High-intensity interval training (HIIT) has grown massively in popularity over the last few years, especially with time-poor fitness enthusiasts who want to burn calories fast! HIIT consists of exerting maximal physical effort for an exercise set or period of time (typically less than two minutes) followed by a period of active recovery, for an overall workout period of anywhere between 15-45 minutes. HIIT workouts produce excellent results because they target lots of muscles & burn calories both during AND after the actual exercise.
While HIIT workouts are a great option for fast weight loss & time efficiency, they’re not for everyone. The question is - to HIIT or not to HIIT? Is it right for you?
Who Should Participate in HIIT?
HIIT is a great option for people of all ages who are physically healthy. As long as someone doesn’t have an injury or medical reason to abstain from exercise, they can do HIIT.
Most of the time when people think of HIIT, it conjures up thoughts of doing box jumps, burpees &squat jumps - but a HIIT workout may look very different for a 55 yr old woman who is working with a trainer to get her heart rate up & down. She may power walk on a treadmill incline for the high-intensity portion & then do slow hip bridges lying on a mat for active recovery. A guy in in his 20's may be more suited to lunge jumps with dumbbells for the high-intensity portion followed by ab crunches for active recovery. The exercises making up your HIIT training are subjective!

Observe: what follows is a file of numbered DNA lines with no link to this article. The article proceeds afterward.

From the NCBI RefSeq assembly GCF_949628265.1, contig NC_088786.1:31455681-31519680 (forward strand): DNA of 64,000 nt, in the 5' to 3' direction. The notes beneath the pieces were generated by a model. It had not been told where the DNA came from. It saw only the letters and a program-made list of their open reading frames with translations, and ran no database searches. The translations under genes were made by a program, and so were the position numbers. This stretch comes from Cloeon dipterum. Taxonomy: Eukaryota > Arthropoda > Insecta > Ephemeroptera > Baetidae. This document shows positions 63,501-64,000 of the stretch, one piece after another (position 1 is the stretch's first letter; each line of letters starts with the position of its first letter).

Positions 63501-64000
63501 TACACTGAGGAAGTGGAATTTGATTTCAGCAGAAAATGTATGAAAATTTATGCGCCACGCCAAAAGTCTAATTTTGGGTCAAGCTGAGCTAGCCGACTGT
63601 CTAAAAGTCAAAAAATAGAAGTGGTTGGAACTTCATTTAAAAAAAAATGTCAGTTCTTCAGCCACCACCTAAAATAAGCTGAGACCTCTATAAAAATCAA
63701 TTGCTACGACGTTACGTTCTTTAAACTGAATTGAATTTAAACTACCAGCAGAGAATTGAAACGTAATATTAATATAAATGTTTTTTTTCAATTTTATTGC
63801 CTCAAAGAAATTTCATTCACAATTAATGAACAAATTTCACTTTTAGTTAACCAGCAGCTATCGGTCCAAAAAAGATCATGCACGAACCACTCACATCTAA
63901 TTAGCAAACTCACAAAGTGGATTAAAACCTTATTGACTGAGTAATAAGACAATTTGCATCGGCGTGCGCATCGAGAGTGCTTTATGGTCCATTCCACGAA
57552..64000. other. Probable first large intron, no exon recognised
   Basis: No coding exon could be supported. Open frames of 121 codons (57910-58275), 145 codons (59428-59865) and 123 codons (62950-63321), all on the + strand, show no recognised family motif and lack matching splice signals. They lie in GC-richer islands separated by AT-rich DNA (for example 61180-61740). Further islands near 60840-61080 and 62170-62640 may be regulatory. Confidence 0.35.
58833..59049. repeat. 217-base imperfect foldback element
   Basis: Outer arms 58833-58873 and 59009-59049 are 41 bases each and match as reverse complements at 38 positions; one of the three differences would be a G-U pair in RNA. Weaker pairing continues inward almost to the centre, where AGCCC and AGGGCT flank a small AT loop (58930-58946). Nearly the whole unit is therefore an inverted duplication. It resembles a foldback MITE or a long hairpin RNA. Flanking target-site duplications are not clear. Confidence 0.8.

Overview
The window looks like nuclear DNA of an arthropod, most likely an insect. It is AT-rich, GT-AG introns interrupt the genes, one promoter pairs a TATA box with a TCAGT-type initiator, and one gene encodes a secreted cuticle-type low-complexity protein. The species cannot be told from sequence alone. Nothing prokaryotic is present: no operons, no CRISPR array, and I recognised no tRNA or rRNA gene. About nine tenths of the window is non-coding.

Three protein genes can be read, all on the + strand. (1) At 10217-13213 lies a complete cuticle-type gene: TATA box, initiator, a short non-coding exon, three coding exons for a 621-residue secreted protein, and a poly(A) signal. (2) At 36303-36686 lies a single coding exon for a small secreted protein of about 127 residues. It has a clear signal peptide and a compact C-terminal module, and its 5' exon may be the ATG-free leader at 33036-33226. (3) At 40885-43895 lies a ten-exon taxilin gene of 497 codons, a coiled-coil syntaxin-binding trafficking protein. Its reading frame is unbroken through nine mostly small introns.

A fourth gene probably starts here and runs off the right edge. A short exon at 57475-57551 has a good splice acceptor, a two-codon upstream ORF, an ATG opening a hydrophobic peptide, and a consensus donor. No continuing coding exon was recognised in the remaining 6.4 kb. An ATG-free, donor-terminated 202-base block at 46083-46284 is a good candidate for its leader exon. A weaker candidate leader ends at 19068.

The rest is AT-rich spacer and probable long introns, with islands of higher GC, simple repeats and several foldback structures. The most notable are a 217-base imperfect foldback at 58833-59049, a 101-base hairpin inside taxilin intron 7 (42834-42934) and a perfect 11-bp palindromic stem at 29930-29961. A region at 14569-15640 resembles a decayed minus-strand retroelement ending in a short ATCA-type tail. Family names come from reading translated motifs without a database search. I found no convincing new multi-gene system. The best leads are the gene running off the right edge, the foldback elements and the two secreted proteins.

A tough level of exercise for one person may be an easy level for someone else - HIIT can be modified for an individual’s personal level of fitness.
Who Should AVOID HIIT?
Despite the advantages of a time effective, high intensity workout, HIIT isn't great for everyone. If you overly exert yourself to the point where you risk injury, you're doing it wrong.
If you fall into any of the following categories, you should probably avoid HIIT workouts - at least until your health improves:
- People who are injured in any way
- Women who are pregnant
- Women who are in the first 3-6 months postpartum
- People with low immune system health
- People who have a heart condition or have recently undergone cardiac surgery
- People suffering from osteopenia or osteoporosis
- People with any form of incontinence, prolapse or pelvic floor weakness
- People with no foundation of knowledge for how to perform exercise basics in proper form (ex: squats, lunges, push-ups, planks, etc.)
People who are out of shape or new to exercise can greatly benefit from HIIT programs. The challenge is that a lot of people will embark on HIIT workout programs that are overly gruelling & unsustainable for the long-term. HIIT workouts must be done responsibly to avoid burnout & over-training. Unfortunately, too many people over-do it, then suffer negative consequences & get turned off from exercise.
Just remember: Exercises done the wrong way break down your body. Exercises done the right way build it up.
Feel free to reach out if you have any questions or concerns about HIIT, our team would love to help.
Have a beautiful 2021 from the Hybrid Supps family!